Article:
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October 17, 2011

Playoff Prospectus

NLCS Game Six: It was in the Cards

by Jay Jaffe

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On Saturday night, the Rangers advanced to the World Series thanks to some early offensive fireworks and a deep bullpen that helped to overcome a shaky start. On Sunday, the Cardinals used that same blueprint—one to which they had returned time and again throughout the series—to do the same thing. The Cardinals piled up four first-inning runs against Brewers starter Shaun Marcum, survived a wobbly, two-inning, four-run effort by starter Edwin Jackson, and rolled to a 12-6 win as their lineup kept piling runs while manager Tony La Russa continued to pull all the right levers.

Brewers manager Ron Roenicke's decision to start Marcum was a controversial one. The team's most reliable starter through the first half as Zack Greinke and Yovani Gallardo encountered early-season troubles, Marcum finished with a 3.54 ERA but was rocked for 18 runs in 24 2/3 innings over his final four starts, then failed to last five innings in either his Division Series or Championship Series start, allowing 12 runs in 8 2/3 innings while striking out just four. After his last flop, I began beating the drum for lefty Chris Narveson, even going so far as to debate the matter on television when Joe Sheehan and I were invited to appear on NBC SportsTalk last Thursday.

Narveson had pitched well against the Cardinals—the team that drafted him in the second round back in 2000, incidentally—during the season, with a pair of quality starts that included an eight-inning shutout effort on June 10. Add in one inning of scoreless relief, and the lefty held the righty-heavy St. Louis lineup to a 1.20 ERA on .241/.276/.296 hitting—a small sample size to go upon, but at least a more encouraging set of numbers to grapple with than Marcum's spate of disaster starts. The Milwaukee manager never wavered in his choice, bypassing both Narveson and the possibility of moving Gallardo up to pitch on three days' rest.

The first hitter went Marcum's way, as he went 0-2 on Furcal and retired him four pitches later when Yuniesky Betancourt made an over-the-shoulder catch as he approached the left-field line, a nice bit of defense from a team that found nearly every way to screw up afield in Game Five, when they made four errors. Marcum’s problems began when Jon Jay singled and stole second base; he couldn't finish Albert Pujols off after getting him 2-2, losing him with a walk. Lance Berkman, who came into the game 1-for-17 in his career against Marcum, got ahead 2-0 and pounded an RBI single to left center, taking second base when center fielder Nyjer Morgan missed the cutoff man in trying to get Pujols at third. The hapless hurler caught a break when he was able to glove-flip Matt Holliday's comebacker home in time for Jonathan Lucroy to tag out Pujols, but whatever good that did was erased when David Freese crushed his next pitch, an inside changeup that hung in the strike zone a bit too long, for a three-run homer.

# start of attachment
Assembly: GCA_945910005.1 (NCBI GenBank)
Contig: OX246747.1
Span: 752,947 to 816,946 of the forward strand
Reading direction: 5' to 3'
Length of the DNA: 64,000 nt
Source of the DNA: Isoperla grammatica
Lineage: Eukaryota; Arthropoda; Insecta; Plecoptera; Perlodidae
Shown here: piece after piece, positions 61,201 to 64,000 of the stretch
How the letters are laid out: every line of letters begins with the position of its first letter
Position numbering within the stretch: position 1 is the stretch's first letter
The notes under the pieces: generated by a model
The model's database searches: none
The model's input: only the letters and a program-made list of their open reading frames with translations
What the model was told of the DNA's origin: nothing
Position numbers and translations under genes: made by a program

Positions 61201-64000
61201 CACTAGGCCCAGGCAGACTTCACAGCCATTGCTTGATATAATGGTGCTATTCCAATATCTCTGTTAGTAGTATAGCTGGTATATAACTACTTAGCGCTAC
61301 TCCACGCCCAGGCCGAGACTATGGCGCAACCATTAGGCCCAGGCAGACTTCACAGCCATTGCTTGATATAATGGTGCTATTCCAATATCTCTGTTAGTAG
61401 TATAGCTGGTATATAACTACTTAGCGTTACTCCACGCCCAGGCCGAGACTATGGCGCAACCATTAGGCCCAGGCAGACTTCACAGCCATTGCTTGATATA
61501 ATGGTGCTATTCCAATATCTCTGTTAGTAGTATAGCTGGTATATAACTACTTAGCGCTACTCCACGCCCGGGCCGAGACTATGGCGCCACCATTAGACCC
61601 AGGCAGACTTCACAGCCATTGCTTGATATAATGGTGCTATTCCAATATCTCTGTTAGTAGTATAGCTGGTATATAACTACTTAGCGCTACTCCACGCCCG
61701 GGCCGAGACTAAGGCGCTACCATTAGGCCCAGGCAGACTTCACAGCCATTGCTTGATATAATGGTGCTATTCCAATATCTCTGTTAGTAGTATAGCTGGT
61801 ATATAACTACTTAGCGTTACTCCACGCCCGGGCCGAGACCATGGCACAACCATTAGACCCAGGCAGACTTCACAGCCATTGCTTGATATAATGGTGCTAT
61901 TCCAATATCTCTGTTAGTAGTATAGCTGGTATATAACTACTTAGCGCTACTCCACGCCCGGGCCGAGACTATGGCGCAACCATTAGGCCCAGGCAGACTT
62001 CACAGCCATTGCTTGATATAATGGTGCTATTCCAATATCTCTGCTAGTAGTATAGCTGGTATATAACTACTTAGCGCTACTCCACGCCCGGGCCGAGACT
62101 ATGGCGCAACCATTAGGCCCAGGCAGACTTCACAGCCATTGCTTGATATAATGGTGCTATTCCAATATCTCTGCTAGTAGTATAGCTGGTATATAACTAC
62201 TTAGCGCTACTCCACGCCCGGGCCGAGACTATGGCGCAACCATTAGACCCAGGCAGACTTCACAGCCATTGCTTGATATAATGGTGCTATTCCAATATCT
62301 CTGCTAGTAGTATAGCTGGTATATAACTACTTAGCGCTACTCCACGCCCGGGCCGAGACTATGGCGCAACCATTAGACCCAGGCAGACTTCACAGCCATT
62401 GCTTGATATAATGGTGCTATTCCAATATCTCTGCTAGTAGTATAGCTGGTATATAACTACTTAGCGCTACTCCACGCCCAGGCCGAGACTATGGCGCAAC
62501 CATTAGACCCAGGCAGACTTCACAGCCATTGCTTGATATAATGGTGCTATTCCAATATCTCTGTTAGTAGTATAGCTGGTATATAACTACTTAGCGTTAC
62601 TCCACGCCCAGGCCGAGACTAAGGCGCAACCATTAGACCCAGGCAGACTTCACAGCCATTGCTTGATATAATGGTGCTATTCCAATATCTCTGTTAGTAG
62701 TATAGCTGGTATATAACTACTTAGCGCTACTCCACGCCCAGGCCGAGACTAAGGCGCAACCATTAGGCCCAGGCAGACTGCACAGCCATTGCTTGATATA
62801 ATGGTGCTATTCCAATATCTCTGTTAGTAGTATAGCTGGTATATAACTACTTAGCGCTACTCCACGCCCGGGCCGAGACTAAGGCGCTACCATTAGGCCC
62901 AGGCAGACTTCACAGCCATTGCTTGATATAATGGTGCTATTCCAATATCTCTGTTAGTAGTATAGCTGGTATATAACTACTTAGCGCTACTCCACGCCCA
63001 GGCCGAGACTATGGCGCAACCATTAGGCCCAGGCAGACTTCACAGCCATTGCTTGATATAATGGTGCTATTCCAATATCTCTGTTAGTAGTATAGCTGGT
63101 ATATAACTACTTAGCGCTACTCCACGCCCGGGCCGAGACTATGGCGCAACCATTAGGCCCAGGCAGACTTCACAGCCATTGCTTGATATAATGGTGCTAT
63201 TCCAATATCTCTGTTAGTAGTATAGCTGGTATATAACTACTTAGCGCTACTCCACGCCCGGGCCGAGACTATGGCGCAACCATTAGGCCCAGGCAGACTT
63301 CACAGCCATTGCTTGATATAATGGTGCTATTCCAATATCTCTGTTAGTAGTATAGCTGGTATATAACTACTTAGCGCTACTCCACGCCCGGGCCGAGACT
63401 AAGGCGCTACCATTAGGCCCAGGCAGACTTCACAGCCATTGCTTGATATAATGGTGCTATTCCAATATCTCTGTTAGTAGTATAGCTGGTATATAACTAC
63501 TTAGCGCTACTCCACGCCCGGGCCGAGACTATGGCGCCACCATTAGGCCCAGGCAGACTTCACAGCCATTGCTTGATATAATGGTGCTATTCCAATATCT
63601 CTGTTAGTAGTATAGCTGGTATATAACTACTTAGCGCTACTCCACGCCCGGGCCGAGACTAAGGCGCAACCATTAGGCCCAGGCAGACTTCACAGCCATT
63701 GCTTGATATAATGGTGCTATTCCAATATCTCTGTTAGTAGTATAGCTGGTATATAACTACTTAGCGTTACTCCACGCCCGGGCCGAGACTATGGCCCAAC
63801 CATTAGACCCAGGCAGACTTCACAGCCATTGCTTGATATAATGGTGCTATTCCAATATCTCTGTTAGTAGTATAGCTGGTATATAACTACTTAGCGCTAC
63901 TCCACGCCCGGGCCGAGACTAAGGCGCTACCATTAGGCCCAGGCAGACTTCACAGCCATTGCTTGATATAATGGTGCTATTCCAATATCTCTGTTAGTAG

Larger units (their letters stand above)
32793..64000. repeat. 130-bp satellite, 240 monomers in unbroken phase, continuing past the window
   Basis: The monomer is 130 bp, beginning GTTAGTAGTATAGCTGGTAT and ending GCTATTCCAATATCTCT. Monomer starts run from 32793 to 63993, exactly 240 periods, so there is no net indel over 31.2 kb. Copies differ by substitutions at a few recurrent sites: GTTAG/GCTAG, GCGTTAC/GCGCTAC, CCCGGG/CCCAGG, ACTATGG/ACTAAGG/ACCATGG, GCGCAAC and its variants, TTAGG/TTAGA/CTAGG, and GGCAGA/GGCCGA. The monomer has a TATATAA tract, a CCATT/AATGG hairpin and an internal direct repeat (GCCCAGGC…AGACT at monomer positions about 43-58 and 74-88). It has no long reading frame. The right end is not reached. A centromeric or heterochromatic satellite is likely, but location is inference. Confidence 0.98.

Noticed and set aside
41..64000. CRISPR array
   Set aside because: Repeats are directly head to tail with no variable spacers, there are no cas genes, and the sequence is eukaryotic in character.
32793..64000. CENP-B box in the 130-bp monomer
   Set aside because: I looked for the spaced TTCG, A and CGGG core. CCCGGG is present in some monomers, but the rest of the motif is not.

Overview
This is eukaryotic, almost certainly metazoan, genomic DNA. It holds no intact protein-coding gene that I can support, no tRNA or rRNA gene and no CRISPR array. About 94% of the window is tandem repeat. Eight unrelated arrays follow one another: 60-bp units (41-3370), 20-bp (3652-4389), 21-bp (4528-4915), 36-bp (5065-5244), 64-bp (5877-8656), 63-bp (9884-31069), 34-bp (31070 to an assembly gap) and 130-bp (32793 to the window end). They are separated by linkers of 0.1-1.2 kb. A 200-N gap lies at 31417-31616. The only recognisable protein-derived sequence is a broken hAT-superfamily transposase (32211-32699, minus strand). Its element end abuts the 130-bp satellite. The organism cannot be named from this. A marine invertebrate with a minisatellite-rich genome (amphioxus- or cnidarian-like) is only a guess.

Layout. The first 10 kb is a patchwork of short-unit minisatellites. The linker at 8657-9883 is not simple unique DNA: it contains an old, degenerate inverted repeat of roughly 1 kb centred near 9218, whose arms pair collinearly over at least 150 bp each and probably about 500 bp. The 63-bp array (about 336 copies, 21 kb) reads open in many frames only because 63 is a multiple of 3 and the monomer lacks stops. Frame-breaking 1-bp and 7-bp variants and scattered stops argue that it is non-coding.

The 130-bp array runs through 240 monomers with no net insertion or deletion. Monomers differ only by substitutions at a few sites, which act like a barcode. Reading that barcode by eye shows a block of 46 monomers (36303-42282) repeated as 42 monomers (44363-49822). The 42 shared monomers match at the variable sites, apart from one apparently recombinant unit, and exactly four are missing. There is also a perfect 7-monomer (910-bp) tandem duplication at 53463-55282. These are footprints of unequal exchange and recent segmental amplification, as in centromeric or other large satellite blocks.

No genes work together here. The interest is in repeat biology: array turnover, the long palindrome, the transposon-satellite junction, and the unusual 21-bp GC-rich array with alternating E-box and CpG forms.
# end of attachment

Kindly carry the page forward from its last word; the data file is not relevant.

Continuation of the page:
The scoring completed a clean sweep for the Cardinals; they scored first in all six games after leading the majors by doing so 99 times during the regular season. Here the feat reflected both the depth of their lineup as well as the sudden shoddiness of Milwaukee's starters. In 11 post-season games, Marcum, Greinke, Gallardo, and Randy Wolf combined for a 6.99 ERA and just three quality starts (two by Gallardo, one by Wolf) while yielding 2.1 homers per nine; in the LCS, they pitched to a 7.22 ERA with 1.6 homers per nine.

Not that Narveson had many people crowing, "I told you so" after he came on for Marcum in the second inning and failed to stop the bleeding. The Brewers had cut the lead in the bottom of the first via Corey Hart's leadoff homer, but while Narveson racked up three strikeouts, he also surrendered a long homer to Rafael Furcal, who one-handed an 82 mph changeup into the left-field bleachers (oddly enough, of the eight homers Furcal hit during the regular season, five came against the Brewers, three of them at Miller Park). Down 5-1, the Brewers’ offense didn't roll over; Rickie Weeks led off the second inning with a solo homer against Jackson, and Jonathan Lucroy drilled a two-run homer after Jerry Hairston Jr. reached on an infield single. Hairston had to make an awkward slide into first to reach safely, and appeared to injure his left shoulder; he dove to avoid being tagged by Pujols, who had to leap to catch Furcal’s throw. Furcal had hurried his throw after diving himself.